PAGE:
Report Examines Sustainable Minigrids for Rwandan Refugee Camps

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Investment in clean energy solutions — in particular minigrids — offers the potential to reduce the costs and environmental impact of humanitarian operations, according to a briefing note on Rwanda published by Imperial College London, UK.

Renewable minigrid installed by Meshpower in partnership with Imperial College London, in Mahama refugee camp, Rwanda. Meshpower is a developer of minigrids for rural off-grid and displaced people. Courtesy of Arthur Santos.

Fossil fueled systems often power humanitarian assistance work. Philip Sandwell and Javier Baranda Alonso, humanitarian energy researchers at Imperial College London, assessed the viability of using combinations of renewable and fossil fueled energy generation systems in refugee camp settings, with a focus on Rwanda.

Rwanda has experienced a rapid rise in electrification. Household access to electricity increased from 6% to 49% between 2008 and 2019. Minigrids are seen as a cost-effective option to provide electricity access in rural areas, where refugee camps are often located.

Nyabiheke refugee camp

As of 2019, Rwanda was home to 149,000 refugees according to the United Nations Refugee Agency UNHCR. 13,000 are hosted by Nyabiheke refugee camp. Lacking access to the grid, the camp requires around 13 kW of diesel generation. Humanitarian organizations spend an estimated $30,000 per year on diesel, with associated annual emissions of 101 tons of carbon dioxide equivalent.

Sandwell and Baranda Alonso’s techno-economic study results show that introducing hybrid solar PV, battery and diesel or fully renewable solar PV and battery minigrids can reduce lifetime electricity costs and emissions. A fully renewable system could result in a lifetime cost reduction of 32% and greenhouse gas emissions reduction of 83% for Nyabiheke.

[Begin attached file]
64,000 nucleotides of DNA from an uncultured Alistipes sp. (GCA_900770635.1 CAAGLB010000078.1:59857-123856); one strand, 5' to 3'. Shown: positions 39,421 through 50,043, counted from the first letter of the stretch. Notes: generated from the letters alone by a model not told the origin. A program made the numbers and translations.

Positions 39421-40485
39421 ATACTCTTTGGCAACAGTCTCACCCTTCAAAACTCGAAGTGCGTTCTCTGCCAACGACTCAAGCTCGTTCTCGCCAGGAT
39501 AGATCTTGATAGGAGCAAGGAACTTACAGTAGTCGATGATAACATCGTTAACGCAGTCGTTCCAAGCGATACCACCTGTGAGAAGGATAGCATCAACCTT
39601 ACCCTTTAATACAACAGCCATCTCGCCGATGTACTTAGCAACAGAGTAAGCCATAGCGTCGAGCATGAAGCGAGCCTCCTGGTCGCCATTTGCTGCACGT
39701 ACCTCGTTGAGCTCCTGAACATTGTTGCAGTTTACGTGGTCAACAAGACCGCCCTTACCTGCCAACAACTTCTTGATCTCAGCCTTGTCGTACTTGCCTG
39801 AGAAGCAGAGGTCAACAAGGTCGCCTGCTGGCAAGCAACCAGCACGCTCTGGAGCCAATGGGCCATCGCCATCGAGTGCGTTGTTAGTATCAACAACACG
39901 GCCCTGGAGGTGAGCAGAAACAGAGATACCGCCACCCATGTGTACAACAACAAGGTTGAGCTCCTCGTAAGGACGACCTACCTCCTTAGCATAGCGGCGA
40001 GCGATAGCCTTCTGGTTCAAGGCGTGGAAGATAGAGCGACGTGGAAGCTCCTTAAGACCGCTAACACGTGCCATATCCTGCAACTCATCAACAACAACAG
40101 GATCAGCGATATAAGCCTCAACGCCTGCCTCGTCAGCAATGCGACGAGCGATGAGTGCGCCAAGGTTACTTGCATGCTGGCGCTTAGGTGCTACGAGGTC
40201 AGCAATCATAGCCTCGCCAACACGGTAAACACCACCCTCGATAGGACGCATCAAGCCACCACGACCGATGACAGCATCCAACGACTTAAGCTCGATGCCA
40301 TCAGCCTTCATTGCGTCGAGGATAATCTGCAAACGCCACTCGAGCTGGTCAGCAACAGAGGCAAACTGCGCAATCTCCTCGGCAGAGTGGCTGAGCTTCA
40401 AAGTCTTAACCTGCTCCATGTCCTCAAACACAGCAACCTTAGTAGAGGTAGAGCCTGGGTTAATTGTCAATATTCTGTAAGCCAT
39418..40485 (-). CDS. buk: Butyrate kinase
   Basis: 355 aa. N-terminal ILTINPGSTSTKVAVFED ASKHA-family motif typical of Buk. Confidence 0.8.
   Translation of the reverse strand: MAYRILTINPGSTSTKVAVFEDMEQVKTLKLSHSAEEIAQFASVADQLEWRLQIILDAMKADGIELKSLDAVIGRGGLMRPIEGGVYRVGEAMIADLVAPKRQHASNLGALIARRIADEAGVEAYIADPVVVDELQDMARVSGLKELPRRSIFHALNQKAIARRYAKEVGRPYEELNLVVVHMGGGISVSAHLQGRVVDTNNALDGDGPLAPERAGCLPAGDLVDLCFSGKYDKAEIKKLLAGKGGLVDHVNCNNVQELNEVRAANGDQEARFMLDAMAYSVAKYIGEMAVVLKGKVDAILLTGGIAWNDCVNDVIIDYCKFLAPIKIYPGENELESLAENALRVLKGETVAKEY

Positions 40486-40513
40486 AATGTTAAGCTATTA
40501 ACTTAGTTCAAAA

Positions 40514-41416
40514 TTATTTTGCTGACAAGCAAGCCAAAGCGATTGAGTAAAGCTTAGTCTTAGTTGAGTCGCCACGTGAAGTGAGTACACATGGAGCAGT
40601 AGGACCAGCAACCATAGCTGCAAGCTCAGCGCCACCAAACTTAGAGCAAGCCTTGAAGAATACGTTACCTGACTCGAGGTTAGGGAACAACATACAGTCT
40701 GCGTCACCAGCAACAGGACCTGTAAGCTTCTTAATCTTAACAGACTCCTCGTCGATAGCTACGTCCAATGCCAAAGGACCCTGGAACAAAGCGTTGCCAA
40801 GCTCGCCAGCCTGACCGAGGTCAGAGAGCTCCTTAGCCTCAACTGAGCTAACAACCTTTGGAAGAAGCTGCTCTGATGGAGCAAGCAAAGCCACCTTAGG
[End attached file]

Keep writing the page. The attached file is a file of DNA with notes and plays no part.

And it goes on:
As well as reducing costs and emissions for humanitarian organizations, these minigrids could promote resilience and productivity for displaced populations.

Improving energy access for displaced populations

Minigrids tend to power water pumping, schools, and institutional facilities.

“Depending on the context, they might also power refugee households, marketplaces, or businesses founded by refugees,” Baranda Alonso explained.

Spurred on by political agreements like the Comprehensive Refugee Response Framework between UNHCR and Member States of the United Nations, commitment towards sustainable energy in displacement settings is on the rise. The agreement includes Rwanda, and aims to integrate refugees into society through measures like the right to work and access to local schools.

“That gives a new lease of life to minigrid companies who can say ‘these people in these camps need access to electricity…we can help you to achieve the political goals by providing access to energy for their businesses,’” Sandwell said.

The lack of energy demand data in refugee camps is a challenge. As such, the Imperial College London team is now working to create generic demand profiles to inform modeling of sustainable grid systems. This could aid decision making for minigrid developer with such issues as selecting suitable tariffs to ensure profitability while providing accessible and affordable energy for refugee populations.

The full briefing, “Sustainable Minigrid Systems in Refugee Camps: A Case Study of Rwanda,” is available here.

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